PhD in Organic Chemistry 2014
Alex Buck (chemistry ’10, Ph.D. organic chemistry ’14) still remembers the day his high school chemistry teacher set off the fire alarms in his school lab.
“He showed us an experiment where he ‘sacrificed’ a gummy bear to the ‘chemistry gods’ by dropping a gummy bear into a melted solid. It caused flames to shoot from the test tube and set off the fire alarms.”
The visual experiment also sparked Buck’s interest in science, and he has been pursuing the possibilities of chemistry ever since.
“Once I learned more about chemistry, and organic chemistry in particular, I realized how well it helped me understand and explain the everyday interactions in biology, polymers and textiles, and the environment. Chemistry seemed to be the basis of all other sciences, and the desire to invent new chemicals and materials caused me to pursue chemistry.”
After earning his bachelor’s degree in chemistry at Iowa State in 2010, Buck also chose ISU for graduate school due to its reputation as a top research institution, its state-of-the-art classrooms and laboratories, and his interest in a new professor’s lab.
“Dr. Arthur Winter came to Iowa State right as I was making my decisions,” Buck said. “His plans for his research group included molecular switches that could target and deliver drugs or other cargo on a molecular level, like a Rube Goldberg device.”
Buck’s graduate research at Iowa State focused on developing organic molecules capable of switching their electronic state without the input of radicals. This research can be used to enhance MRI techniques and make EPRI more widely used.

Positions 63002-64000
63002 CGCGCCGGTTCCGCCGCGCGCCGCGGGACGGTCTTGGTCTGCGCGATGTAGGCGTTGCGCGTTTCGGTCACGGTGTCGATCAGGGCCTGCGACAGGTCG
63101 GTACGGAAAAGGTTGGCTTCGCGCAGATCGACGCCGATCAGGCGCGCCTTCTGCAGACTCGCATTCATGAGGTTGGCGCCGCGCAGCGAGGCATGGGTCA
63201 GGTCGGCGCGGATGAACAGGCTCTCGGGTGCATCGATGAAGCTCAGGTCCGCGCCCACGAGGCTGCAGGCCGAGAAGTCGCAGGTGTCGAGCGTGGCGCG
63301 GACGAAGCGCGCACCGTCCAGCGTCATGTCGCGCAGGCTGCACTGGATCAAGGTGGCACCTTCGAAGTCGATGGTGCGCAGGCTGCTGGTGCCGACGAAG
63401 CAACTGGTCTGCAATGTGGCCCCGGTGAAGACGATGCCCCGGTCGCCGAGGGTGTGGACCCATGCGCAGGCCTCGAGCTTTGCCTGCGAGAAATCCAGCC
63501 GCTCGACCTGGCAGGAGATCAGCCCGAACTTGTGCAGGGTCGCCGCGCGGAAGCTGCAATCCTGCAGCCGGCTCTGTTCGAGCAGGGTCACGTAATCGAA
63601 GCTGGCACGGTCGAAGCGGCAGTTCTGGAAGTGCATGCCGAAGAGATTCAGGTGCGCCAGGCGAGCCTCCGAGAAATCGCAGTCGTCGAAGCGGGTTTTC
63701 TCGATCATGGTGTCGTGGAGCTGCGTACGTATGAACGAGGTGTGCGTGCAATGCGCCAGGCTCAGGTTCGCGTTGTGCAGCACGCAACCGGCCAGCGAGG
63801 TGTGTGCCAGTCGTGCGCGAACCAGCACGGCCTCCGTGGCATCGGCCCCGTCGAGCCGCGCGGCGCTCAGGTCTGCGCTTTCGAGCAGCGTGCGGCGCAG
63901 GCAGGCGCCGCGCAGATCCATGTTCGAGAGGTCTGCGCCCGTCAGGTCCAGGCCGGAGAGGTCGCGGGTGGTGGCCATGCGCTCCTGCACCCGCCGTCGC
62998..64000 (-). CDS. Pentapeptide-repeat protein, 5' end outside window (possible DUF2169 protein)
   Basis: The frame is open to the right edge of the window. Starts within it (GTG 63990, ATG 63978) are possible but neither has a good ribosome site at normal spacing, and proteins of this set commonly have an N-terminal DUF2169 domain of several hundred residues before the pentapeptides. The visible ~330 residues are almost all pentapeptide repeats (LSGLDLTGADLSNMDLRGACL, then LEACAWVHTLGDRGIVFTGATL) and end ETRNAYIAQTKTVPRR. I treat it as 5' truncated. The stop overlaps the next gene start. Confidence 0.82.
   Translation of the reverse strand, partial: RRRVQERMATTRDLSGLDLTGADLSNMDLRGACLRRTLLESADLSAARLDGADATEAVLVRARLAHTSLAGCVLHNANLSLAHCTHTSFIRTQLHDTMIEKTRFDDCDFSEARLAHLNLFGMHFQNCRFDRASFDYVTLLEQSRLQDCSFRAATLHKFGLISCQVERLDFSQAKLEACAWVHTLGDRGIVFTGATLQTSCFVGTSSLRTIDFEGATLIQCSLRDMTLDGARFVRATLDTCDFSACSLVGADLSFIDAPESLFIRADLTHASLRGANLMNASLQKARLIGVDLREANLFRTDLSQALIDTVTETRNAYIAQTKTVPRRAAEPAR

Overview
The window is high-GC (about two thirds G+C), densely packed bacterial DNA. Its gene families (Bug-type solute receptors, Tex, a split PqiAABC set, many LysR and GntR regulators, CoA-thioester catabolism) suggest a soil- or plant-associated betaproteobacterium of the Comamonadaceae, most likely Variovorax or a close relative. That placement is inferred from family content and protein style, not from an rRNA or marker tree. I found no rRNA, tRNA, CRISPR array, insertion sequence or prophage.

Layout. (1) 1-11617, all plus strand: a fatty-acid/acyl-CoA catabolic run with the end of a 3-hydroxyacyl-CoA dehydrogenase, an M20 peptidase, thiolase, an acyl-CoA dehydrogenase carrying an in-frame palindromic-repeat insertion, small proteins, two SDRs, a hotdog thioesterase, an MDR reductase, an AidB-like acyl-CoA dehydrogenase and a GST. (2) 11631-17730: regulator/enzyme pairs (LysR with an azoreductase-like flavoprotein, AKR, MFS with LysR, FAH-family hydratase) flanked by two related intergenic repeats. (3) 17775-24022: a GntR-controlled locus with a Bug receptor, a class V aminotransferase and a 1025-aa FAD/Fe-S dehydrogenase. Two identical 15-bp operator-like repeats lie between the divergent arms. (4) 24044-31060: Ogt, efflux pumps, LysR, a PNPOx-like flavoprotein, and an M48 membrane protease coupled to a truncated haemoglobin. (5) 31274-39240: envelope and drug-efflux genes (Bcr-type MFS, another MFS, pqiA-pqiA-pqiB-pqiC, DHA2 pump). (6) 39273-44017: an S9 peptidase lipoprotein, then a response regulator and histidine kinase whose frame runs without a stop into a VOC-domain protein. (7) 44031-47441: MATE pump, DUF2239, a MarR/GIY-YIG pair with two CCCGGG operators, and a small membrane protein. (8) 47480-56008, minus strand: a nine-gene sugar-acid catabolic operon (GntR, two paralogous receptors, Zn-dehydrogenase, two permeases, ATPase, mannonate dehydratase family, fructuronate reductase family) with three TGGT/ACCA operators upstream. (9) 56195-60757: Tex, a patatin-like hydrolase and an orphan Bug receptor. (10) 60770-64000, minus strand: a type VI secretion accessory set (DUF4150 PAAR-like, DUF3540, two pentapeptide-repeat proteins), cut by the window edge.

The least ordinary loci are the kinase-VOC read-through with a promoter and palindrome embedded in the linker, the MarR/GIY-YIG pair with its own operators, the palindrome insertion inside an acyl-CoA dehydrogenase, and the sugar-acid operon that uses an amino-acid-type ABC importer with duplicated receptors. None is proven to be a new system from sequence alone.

“Ultimately, this research helped prepare me by honing my skills as a researcher, independent thinker, and leader,” Buck said. “The most valuable part of a Ph.D. to me, is the development of independent thinking, knowing how to get the answers to questions, and the desire to constantly learn.”
Today, Buck is the industrial innovation manager for the Iowa Corn Promotion Board, where he manages a diverse portfolio of projects in research, IP, and technology commercialization. He also discusses agricultural and biochemical research with farmers throughout Iowa.
“The most intriguing part of our current work is developing a process to make glycols directly from corn,” Buck said. “Monoethylene glycol (MEG) is used in everything from antifreeze to soda bottles to carpet to polyester clothing.”
This research creates a potential market to add to the more than 4,000 items corn is already used for, Buck said, and strengthens Iowa’s economy by increasing demand for agricultural commodities and displaces petroleum and other fossil fuels in plastics, fuels, and other chemicals. It is a position he was well prepared for, thanks to exceptional ISU faculty who provided him with opportunities to grow while in graduate school.
“My major professor, Dr. Arthur Winter, made a huge impact on me,” Buck said. “He allowed me to take on challenging projects and introduced me to computational chemistry.”
Buck also credits George Kraus, University Professor of Chemistry, with helping him become a better teacher and enhancing his appreciation of organic synthesis with test problems like “the Final Molecule.” In addition, Sarah Cady, associate ccientist in the Department of Chemistry, taught Buck how to use the EPR, an instrument that was brand new to Iowa State at the time.
“The best part of ISU’s Chemistry Department was the camaraderie I developed with labmates in the Winter Lab and friends I made throughout the department,” Buck said.